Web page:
Last week, Raisman and her former teammate McKayla Maroney announced that they wouldn't be part of the USOC's independent investigation into the crimes, because they didn't trust the organization's ability to conduct a fair analysis. Raisman reiterated her frustration in a statement to NBC News about the lawsuit.
"After all this time, they remain unwilling to conduct a full investigation, and without a solid understanding of how this happened, it is delusional to think sufficient changes can be implemented," she told NBC News. "I refuse to wait any longer for these organizations to do the right thing. It is my hope that the legal process will hold them accountable and enable the change that is so desperately needed.”
Raisman filed the lawsuit yesterday morning in California. The suit alleges that the USOC "had a culture and atmosphere that conceals known and suspected sexual abusers, which transcends all policies and procedures that are set-in place," ESPN reports.
Gymnastics is a deeply competitive sport that puts young, impressionable women into high-stakes, insular environments. As Robert Andrews, MA, LMFT, a sports performance coach who has worked with Olympic gymnasts, told Refinery29 in January: "[USAG] let it go because they win a medal, and the medals are more important than the athletes. It looks like the system is working, but now that we look behind the curtain, it's dreadfully messed up."
If something doesn't feel right, it's important to ask questions and speak up. It's just important to remember that you have a voice and you deserve to be heard.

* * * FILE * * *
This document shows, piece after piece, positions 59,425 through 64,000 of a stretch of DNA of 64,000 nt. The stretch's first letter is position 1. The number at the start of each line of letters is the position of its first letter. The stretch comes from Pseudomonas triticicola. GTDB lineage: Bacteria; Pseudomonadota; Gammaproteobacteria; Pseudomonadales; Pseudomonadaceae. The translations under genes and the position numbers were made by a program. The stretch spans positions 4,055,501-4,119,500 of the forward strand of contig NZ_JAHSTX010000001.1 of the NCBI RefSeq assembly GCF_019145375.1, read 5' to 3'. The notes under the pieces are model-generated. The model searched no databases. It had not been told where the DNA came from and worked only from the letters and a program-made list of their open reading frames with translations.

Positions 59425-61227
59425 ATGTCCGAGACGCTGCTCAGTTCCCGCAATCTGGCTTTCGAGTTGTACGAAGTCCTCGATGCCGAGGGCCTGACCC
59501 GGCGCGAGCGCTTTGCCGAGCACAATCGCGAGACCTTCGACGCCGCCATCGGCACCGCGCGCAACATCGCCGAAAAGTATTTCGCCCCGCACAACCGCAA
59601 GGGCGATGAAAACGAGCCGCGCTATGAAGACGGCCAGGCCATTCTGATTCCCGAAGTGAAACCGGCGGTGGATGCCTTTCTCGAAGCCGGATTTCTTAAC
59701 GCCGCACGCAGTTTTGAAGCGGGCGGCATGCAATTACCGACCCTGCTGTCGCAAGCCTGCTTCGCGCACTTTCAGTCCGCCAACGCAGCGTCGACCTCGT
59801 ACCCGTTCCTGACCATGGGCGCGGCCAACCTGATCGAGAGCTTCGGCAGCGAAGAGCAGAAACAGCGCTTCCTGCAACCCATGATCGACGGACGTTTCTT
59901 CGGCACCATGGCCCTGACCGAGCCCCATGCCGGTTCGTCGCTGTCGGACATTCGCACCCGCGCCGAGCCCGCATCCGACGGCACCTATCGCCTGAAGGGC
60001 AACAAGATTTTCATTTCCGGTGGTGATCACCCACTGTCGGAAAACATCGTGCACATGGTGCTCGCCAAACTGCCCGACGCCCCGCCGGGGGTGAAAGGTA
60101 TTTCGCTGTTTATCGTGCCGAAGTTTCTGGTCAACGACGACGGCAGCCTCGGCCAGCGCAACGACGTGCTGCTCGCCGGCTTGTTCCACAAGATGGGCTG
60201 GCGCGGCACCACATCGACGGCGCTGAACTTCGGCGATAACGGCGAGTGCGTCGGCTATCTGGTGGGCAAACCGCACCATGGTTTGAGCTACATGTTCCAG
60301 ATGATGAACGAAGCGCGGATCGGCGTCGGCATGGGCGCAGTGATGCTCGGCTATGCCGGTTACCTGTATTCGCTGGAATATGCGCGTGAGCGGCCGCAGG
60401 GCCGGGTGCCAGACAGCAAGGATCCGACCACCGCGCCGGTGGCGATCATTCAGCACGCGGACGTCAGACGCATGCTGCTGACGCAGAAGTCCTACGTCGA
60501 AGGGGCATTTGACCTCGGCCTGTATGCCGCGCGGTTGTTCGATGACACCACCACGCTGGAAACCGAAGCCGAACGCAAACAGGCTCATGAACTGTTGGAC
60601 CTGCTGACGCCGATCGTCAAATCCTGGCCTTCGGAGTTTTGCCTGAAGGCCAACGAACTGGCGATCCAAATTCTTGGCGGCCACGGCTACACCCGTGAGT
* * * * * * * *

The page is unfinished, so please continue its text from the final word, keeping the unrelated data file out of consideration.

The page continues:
Aly Raisman, three-time gold medal Olympic gymnastic
In 2017, an organization called SafeSport was put in place to institute polices that help protect USOC athletes from abuse and misconduct. SafeSport's code of conduct explicitly forbids sexual misconduct, one-on-one meetings with minors, and certain "compromising" physical contact, such as laying or sitting on top of a gymnast.
But the USOC ignored these policies by giving Nassar unfettered, private access to young gymnasts, and then failing to follow through on multiple complaints against Nassar. According to Raisman's lawsuit, the USOC's motivation was "to protect its reputation and blind itself to known abusers within the ranks of the NGBs [national governing bodies] for which it is responsible." There's plenty of evidence — including emails and FBI reports — that USAG and USOC were made aware of the abuse before it became national news. Still, the organizations deny that they knew or tried to cover it up.
Since Raisman came forward as a survivor of Nassar's abuse, she has been tenaciously pushing for the organizations to be held accountable for their role in it. She's also been using her platform to advocate for survivors. In a Refinery29 Facebook Live segment last month, Raisman said that she encourages people to use their voices and follow through when something feels wrong. "Trust yourself, trust your gut," she said. "If something doesn't feel right, it's important to ask questions and speak up. It's just important to remember that you have a voice and you deserve to be heard."
It's clear that Raisman will continue to use her voice to ask the tough questions and speak up about the injustices she experienced. This lawsuit is proof that Raisman won't back down until justice is served.